Robin Sather, LEGO® Certified Professional at Brickville DesignWorks in Abbotsford, British Columbia talks with us about his upcoming build of a giant LEGO® Sphinx at the ROM on October 28-30.
Q. How did you get the idea to start Brickville?
Like a lot of people, I’ve wanted to work for the LEGO Company since I was a little kid, but unfortunately that involves moving either to Denmark or Connecticut, and while they’re great places to visit, I love living in BC too much for that! So, I started Brickville DesignWorks with the goal of creating cool LEGO events and creations as an “independent” builder. And it’s been great!
Q. How does one become the only “Certified LEGO Professional” in Canada?
Well, soon after starting Brickville, it became really obvious that I, along with the LEGO Company, could really benefit from a closer relationship. So, I drafted up the “LEGO Certified Professional” concept and presented it to the company. Basically, it enables LEGO-based businesses like mine to benefit from a close connection with LEGO. The company loved it, so I was one of the first 4 “LCP”s in the world, and am still the only Canadian. I went through a grueling application process, and then 7 years of intense “Builder’s School” involved before I became an LCP … OK, I’m just kidding about that … Seriously though, it’s a great opportunity for people already doing LEGO-based businesses to link up with LEGO.
Q. Did you design the LEGO Sphinx? How long did that take?
I use different design methods, depending on what the build is, but for the sphinx I did some sketching on paper, then decided on a final shape and size. I then scanned in my final sketch and did some measurements (I used CorelDraw for that), which told me the basic dimensions, how much brick I would need, and approximately how long the build would take. I also played with some 3D software for some shaping, but in the end, just picked up some bricks and started building. It was probably a 2-day process.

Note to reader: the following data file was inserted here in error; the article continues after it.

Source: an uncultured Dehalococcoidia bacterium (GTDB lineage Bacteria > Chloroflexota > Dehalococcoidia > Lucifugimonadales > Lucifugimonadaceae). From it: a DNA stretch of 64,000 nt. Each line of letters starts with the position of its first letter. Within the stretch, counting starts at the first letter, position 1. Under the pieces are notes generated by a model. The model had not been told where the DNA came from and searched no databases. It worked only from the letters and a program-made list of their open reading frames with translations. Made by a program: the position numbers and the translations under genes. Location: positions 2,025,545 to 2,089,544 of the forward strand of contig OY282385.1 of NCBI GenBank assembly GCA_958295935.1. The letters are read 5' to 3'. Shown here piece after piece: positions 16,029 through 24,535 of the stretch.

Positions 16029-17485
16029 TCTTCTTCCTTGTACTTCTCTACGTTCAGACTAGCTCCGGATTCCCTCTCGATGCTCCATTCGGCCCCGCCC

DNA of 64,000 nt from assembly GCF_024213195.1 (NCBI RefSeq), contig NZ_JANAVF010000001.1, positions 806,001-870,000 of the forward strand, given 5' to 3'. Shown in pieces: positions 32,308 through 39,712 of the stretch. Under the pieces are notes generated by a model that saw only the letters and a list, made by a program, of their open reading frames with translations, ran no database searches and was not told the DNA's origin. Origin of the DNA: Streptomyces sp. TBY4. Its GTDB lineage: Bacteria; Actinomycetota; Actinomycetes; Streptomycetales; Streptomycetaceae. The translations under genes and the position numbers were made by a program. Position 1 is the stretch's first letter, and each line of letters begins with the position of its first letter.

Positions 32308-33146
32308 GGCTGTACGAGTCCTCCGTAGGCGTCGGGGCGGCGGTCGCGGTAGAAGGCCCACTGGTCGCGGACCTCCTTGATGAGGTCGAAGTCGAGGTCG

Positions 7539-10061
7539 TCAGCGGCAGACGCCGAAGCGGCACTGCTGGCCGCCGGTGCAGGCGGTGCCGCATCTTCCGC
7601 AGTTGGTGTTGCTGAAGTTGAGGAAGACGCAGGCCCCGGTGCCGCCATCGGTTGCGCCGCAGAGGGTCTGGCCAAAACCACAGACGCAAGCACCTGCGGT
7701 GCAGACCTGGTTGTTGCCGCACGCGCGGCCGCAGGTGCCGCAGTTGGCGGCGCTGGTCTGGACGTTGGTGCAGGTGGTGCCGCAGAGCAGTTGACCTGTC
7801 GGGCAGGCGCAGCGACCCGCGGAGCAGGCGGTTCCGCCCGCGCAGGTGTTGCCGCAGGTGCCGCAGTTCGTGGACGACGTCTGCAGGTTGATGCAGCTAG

Q. What is most difficult part of the sphinx build?
The very bottom is tricky, since you’re laying out a huge footprint on the floor, and if you make a mistake there, it affects the entire build. Also, the face is quite complicated, since it’s more detailed.
Q. What are some of your other designs?
I’ve build a ton of different things – dinosaurs, castles, buses, lighthouses, houses, vampires, towers, apples, steamships, butterflies, even a giant shopping basket! You can see lots more on the Brickville gallery page at www.brickville.ca.
Q. Is there a LEGO design out there that you wish you had done? If not, what is on your wish list to design?
Oh, there’s lots of things still left to build, and yes, I have a big secret wish list. But mostly what I build depends on what the venue wants to see. If they’re up for anything, I definitely have suggestions. Someday soon, I’d like to build a larger-than-life statue of someone famous. Hopefully that happens soon.
Q. What is your next stop?
Next, I’m back home in BC for some Christmas events, building LEGO trees and ornaments.
Thanks for taking the time to talk with us.
No problem! Come and say “Hi” at the ROM on Halloween weekend.